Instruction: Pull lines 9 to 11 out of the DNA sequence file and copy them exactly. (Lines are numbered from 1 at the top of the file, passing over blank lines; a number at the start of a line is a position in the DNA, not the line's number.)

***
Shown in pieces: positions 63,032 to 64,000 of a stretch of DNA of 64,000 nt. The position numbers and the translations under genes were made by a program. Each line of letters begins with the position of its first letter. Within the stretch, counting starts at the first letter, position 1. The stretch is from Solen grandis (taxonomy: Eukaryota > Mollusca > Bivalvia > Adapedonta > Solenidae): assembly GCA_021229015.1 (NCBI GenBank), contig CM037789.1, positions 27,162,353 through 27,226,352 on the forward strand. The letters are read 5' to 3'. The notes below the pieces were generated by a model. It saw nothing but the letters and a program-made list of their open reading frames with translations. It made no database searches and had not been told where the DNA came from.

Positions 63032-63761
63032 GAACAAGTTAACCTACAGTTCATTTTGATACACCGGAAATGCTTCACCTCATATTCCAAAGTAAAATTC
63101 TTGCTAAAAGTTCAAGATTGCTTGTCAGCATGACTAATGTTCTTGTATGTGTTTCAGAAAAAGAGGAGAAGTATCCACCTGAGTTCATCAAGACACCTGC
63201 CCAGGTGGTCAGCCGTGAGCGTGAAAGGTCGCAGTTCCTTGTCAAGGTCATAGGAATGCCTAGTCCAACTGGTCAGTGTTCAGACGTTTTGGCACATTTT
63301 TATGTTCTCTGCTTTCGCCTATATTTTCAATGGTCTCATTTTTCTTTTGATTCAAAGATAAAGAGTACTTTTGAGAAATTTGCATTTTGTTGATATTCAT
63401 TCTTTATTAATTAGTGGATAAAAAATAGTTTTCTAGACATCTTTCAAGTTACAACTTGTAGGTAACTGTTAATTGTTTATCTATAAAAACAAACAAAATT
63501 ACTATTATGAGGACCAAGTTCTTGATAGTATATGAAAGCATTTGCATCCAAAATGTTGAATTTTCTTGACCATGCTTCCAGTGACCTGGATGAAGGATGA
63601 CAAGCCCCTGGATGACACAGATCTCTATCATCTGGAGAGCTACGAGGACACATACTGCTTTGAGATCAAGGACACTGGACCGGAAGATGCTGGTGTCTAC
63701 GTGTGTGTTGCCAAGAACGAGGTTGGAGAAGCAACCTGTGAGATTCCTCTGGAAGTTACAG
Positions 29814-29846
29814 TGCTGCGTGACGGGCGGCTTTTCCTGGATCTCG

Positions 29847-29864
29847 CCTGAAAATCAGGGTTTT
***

63601 CAAGCCCCTGGATGACACAGATCTCTATCATCTGGAGAGCTACGAGGACACATACTGCTTTGAGATCAAGGACACTGGACCGGAAGATGCTGGTGTCTAC
63701 GTGTGTGTTGCCAAGAACGAGGTTGGAGAAGCAACCTGTGAGATTCCTCTGGAAGTTACAG
Positions 29814-29846